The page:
Apr 24 • 27M

Nowhere Ch. 16 - A Temple to a Far Older God

Patrick E McLean
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Short fiction every week and serial novel "A Town Called Nowhere"
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Dr. Krupp was terrified. In all his years of selling snake oil throughout the frontier — a figure he often exaggerated, but in truth amounted to no more than three years — he had seen many remarkable things but never had he seen Dr. Bartoleermere the Second’s Magic Elixir actually work. But it had happened. He had seen the little girl’s wound heal! And Dr. Krupp had no idea what to do next.

As townspeople rushed about, frantic with news of the attack, Dr. Krupp walked in a circle in the center of town talking to himself. First, he wanted a drink but then he turned sharply and walked towards the livery stable and his wagon full of elixir. Then he looked around him in terror, certain he was being followed. Grantham, like all frontier towns, was filled with desperate characters; gamblers, miners, drovers, and cowboys down on their luck. What he had was absolutely priceless. Worth more than silver or gold.

The patter sprang into his mind unbidden, "the Elixir of life itself… Freedom from man’s age-old enemies, pain, and death. The lauded and once mythical Panacea now made available through the miracles of the modern age.” What a pitch! And all the better for actually being true. He smiled to himself, then he frowned and changed directions once again.

His wagon had elaborately painted canvas tarps on either side that proclaimed the value and wonder of Dr. Bartoleermere the Second’s Magic Elixir. The idea was to make it so a passerby couldn't help but notice such a magnificent example of the sign-maker’s art. And that cinched the argument. In a fright, he hastened to the freight yard knowing he must remove the signs and disguise his wagon.

Along the way, he passed the Preacher crying out to the people of Grantham as he stood upon an overturned bucket. He was telling the people that these strange happenings were the work of the Lord. These signs and portents were meant to call the faithful to arms. Dr. Krupp avoided the Preacher’s gaze as he pushed his way through the crowd, afraid that the man might call him out… afraid of what that man might say.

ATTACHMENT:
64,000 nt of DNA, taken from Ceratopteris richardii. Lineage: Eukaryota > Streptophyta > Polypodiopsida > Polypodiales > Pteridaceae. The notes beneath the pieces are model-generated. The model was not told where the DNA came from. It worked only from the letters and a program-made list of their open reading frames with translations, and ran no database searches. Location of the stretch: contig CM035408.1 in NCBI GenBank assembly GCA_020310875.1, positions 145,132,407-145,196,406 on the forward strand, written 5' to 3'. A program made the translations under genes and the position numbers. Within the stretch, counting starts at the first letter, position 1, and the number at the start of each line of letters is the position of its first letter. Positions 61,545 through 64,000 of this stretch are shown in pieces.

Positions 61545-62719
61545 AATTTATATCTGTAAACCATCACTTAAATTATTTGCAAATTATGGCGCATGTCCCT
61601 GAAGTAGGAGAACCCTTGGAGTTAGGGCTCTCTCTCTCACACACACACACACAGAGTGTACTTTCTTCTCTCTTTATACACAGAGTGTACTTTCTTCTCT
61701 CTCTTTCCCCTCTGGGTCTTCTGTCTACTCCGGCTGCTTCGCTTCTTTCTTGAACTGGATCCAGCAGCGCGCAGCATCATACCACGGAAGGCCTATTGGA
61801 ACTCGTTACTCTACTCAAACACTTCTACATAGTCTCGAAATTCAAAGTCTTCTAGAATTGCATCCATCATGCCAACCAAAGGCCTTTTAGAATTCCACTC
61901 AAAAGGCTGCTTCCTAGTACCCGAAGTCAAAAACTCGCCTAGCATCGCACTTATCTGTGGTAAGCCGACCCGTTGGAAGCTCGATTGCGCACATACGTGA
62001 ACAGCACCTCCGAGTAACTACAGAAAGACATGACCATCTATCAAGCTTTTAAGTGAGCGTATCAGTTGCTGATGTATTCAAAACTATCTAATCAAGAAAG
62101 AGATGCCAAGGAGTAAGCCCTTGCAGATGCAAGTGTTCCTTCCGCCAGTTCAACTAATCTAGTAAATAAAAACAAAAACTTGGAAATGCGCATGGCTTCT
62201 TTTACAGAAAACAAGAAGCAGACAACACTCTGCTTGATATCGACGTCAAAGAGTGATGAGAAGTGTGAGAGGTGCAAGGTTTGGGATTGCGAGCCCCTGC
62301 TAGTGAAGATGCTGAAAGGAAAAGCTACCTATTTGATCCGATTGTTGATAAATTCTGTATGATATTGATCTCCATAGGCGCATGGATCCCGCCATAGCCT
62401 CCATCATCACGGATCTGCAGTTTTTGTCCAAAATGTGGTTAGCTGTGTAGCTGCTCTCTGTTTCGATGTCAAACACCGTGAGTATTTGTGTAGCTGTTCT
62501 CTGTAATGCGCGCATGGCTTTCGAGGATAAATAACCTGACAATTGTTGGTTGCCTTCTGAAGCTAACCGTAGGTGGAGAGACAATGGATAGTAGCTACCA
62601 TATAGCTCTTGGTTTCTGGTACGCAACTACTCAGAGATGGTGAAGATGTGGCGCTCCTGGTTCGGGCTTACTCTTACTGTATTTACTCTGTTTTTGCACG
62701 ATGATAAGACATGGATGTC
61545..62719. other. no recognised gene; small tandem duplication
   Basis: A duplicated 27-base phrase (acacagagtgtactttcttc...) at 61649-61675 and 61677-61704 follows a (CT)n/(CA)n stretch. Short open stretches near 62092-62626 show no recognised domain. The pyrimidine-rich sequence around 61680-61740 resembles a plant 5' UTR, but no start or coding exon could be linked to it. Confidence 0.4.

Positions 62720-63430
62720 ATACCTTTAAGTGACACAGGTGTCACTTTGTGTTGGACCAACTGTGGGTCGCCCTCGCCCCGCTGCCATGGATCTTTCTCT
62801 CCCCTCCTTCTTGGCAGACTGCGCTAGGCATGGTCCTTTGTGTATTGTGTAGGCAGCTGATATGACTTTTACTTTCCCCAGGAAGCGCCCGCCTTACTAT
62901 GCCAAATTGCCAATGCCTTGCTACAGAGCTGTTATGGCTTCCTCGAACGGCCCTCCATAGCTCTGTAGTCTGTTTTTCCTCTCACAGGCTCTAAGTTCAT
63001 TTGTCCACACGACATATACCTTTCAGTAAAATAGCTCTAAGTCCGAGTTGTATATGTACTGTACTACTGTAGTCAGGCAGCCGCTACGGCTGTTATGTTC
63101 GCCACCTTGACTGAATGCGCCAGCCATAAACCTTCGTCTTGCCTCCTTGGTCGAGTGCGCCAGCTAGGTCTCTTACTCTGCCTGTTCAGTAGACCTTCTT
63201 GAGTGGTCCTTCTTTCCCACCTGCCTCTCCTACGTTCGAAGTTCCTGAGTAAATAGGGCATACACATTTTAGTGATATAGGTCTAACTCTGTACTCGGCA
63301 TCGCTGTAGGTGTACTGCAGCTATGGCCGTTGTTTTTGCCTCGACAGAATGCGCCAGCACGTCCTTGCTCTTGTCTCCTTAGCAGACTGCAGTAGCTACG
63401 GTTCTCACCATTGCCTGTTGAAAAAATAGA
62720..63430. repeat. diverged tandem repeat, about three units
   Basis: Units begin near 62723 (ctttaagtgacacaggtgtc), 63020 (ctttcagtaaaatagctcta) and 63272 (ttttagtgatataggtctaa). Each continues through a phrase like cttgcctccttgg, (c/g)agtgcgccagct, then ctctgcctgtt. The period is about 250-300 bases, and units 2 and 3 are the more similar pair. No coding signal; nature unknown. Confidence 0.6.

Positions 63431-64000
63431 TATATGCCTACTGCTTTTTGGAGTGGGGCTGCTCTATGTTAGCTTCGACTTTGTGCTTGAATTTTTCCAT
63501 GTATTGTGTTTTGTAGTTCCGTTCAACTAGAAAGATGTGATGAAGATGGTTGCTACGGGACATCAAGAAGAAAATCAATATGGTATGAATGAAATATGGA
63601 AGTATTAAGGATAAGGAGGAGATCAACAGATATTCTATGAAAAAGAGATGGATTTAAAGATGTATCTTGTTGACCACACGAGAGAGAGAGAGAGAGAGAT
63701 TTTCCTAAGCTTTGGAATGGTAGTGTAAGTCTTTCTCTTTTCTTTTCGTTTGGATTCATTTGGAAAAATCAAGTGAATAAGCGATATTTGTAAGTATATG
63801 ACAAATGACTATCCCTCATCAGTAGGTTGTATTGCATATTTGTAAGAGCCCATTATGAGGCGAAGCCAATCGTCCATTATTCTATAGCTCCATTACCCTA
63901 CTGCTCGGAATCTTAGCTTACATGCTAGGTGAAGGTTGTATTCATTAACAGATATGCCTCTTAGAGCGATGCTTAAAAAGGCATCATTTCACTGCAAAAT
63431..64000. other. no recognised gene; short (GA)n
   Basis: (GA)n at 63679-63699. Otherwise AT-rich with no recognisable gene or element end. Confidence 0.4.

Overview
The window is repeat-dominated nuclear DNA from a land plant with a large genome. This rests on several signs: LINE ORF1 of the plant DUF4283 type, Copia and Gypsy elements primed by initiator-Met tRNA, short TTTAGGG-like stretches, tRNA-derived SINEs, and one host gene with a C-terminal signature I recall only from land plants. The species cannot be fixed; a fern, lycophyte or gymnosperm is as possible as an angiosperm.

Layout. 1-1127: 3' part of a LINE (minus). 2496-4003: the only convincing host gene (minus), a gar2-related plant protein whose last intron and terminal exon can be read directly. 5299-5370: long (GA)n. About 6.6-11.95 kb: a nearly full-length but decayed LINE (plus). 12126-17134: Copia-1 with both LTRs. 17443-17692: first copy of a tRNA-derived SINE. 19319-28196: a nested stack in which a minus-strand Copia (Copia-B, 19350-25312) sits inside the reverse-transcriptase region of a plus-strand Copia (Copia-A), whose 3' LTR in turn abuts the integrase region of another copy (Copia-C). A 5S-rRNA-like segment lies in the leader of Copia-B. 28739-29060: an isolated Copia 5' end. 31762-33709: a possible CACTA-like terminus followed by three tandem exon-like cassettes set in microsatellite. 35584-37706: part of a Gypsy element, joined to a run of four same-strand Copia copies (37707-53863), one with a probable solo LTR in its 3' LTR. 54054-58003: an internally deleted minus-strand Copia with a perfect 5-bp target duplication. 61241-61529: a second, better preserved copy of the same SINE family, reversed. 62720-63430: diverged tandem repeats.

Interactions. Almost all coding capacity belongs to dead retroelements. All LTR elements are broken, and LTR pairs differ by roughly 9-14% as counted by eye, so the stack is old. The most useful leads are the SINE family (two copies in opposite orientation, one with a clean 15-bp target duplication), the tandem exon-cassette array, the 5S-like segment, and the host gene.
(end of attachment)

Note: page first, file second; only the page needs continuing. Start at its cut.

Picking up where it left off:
He crossed the main street, ducked through a narrow alley, and emerged on the edge of the freight yard. Wagons of all shapes and sizes crowded the dusty lot, but from the street, he could not see his wagon and sighed in relief. For the first time in his life, he was grateful that his advertising was obscured from the public.

He checked to see that he was not being followed and then hurried in among the wagons with surprising speed for a man of his girth. Behind two battered Conestoga wagons, he found his rig with its colorful signs. He had paid five dollars a side to get them done in San Francisco and they were worth every penny. In fact, he had paid more for the signs than he had to get the patent medicine brewed, bottled, and labeled.

In truth, the contents of the bottles had never been important. Grain alcohol, some hop, and something bitter would do it. Bitter because everyone knew that good-tasting things never made good medicine. And that was the secret, no one ever bought or sold a chemical formula. They paid for the prospect of relief from their ailments. And luckily for Dr. Krupp, the western territories were an endless wellspring of ailments. Wrenched backs, aching teeth, consumption, dysentery, hangover, boils, the pox, snakebite, yellow fever, tuberculosis, argue, gout, la grippa –- if you name a man's pain in detail he will believe that you have the cure for him. The secret wasn't in the bottle and never had been. It was in the *salesmanship.*

At least it had been. But now… He shuttered to think what a working formula meant. If the one thing he was certain was fake turned out to be real… then was anything real? Was everything fake? Had he been the one being conned all along. He was lost in his own understanding.

He climbed up on the side of the wagon and started untying the painted tarpaulin. As he worked he heard a strained cough behind him. He turned in terror, nearly falling off the wagon, but caught himself and dropped awkwardly to the ground. Off-guard and looking more like a thief than a proprietor he stared wide-eyed at the figure before him.

Jean DuMont tapped his heavy cane on the ground, coughed into his handkerchief said, “I believe you have the medicine that I require.”

Dr. Krupp opened and closed his mouth several times, looking more like a fish straining water through his gills, than the sharp-eyed huckster that he had been. Finally, his instincts kicked in and he said, “Well sir, you have come to the right place. The miraculous properties of the long-lost Panacea can be yours, for a price, of course.”

“I assure you, money is no object,” said DuMont, playing along, “I am as rich as Croesus.” He was overcome by a coughing fit, then continued, “And eager to pay. But there is but one consideration. What guarantee of efficacy do I have?”

“You have not heard of the remarkable transformation that Dr. Bartloleermere’s Elixir effected in the young girl who was mortally wounded at the river?”

“Yes,” said DuMont, “But I did not see it.”